Cars, commuting, and dissatisfaction with life (RCI Radio Canada International)

Monday, December 8, 2014

traffic jam

Rush hour congestion heading toward the Champlain bridge in Montreal. A new study shows the longer the commute behind the wheel, the less satisfied people are with their lives.                                                           Photo Credit: via Radio-Canada

By Marc Montgomery

It seems some people actually don’t mind the commute to work behind the wheel.  Most people however do not enjoy it and a new study has found a direct connection between commuting and satisfaction with life. Indeed, the longer the commute, the less-satisfied people are with life.

Margo Hilbrecht (PhD) is the lead author of the report.  She is a research professor in the Faculty of Applied Health Sciences at the University of Waterloo, Ontario, and Associate-Director of Research for the Canadian Index of Wellbeing.

Listen (8:05 mins)

For the purposes of the study, the type of commuting was limited only to those who drive to work, which is about 82% of working Canadians. It was published in the World Leisure Journal.

It shows that people who spend more time commuting feel pressured for time and the longer the commute time, the lower the satisfaction with life in general.

The study noted that people who engaged in physical activity had a higher level of life satisfaction but that being stuck in traffic to and from work daily, sometimes for hours, left little time to get involved in sports or physical activity.

Lengthy commutes have already been linked to poor mental and physical health, including hypertension, obesity, low-energy and illness-related work absences.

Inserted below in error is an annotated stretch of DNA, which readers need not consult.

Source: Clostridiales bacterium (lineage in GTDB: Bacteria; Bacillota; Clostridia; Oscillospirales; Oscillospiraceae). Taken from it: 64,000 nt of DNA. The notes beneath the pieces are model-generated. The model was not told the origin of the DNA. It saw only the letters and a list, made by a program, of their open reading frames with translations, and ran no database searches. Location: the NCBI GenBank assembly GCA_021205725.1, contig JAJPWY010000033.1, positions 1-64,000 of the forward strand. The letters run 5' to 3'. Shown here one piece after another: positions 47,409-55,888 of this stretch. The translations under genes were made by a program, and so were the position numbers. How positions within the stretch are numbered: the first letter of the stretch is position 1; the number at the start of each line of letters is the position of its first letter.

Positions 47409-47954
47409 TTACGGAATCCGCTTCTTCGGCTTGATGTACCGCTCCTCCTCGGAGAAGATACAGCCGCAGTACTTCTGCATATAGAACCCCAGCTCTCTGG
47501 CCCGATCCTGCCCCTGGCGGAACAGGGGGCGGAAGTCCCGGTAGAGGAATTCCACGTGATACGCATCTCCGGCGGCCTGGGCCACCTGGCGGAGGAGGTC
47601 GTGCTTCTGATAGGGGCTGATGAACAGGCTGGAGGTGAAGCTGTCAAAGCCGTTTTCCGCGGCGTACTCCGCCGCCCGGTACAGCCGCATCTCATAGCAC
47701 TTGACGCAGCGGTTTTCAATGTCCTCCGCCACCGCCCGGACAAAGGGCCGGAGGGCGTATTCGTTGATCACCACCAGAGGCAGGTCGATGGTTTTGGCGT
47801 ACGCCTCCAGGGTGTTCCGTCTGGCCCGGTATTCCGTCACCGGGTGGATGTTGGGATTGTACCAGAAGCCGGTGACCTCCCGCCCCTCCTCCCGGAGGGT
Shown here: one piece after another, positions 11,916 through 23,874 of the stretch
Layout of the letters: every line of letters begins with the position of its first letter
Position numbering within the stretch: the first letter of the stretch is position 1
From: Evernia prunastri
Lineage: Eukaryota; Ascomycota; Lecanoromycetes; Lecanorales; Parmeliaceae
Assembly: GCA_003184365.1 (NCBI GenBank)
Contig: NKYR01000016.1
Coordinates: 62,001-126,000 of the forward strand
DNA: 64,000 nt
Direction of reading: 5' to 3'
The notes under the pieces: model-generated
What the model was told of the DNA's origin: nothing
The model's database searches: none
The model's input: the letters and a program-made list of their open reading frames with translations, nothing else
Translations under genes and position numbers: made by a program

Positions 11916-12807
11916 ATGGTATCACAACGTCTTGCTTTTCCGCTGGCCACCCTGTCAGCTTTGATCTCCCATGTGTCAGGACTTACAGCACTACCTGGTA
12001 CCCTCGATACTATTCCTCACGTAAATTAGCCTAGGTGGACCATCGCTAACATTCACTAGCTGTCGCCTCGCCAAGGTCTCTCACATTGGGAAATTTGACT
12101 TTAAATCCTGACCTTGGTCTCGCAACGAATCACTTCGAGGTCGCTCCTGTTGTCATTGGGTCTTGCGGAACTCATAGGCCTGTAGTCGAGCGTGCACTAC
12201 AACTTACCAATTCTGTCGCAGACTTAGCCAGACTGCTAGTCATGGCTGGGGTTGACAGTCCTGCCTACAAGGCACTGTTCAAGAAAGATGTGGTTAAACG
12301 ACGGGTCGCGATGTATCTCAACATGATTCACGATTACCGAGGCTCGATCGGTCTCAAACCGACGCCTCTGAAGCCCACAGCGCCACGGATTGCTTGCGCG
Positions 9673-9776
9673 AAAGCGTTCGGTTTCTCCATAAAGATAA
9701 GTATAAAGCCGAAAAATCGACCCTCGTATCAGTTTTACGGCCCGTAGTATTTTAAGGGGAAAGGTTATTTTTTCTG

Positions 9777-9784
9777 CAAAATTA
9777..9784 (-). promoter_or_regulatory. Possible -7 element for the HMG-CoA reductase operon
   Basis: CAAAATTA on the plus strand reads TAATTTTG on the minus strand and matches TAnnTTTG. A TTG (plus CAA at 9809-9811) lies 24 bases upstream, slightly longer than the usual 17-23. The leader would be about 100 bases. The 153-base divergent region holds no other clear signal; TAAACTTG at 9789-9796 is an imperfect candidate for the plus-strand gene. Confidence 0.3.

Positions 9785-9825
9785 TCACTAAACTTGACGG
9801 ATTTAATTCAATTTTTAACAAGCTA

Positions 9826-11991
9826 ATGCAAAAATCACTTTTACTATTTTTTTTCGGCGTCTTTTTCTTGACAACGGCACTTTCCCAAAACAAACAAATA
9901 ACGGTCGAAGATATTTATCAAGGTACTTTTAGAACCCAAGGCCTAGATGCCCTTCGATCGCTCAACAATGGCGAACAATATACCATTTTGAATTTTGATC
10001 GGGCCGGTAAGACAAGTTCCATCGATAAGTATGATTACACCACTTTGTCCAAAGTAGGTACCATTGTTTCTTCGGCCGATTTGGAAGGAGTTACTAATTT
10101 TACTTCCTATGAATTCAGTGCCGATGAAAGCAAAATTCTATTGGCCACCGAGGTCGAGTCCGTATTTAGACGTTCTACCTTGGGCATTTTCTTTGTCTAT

Professor Hilbrecht notes long drives to and from work affect people in other ways including the social aspect of having less time to spend with families, less time to be involved in the community,  and the health aspect of breathing in exhaust fumes in addition to the sedentary sitting for hours on end.

traffic jam in snowstorm

Canadian winters add another dimension of stress to the commute in addition to increased travel time, People arrive at work tense, and arrive home after work later, and are stressed and over-tired © CBC

Flexible work hours to reduce commute time, stress

A couple of suggestions to come from the study include a greater investment in public transit in urban areas, and for employers to enable flexible work hours so that their employees who commute can do so outside the peak rush hours and so avoid the typical delays and stress of congested traffic and jams.

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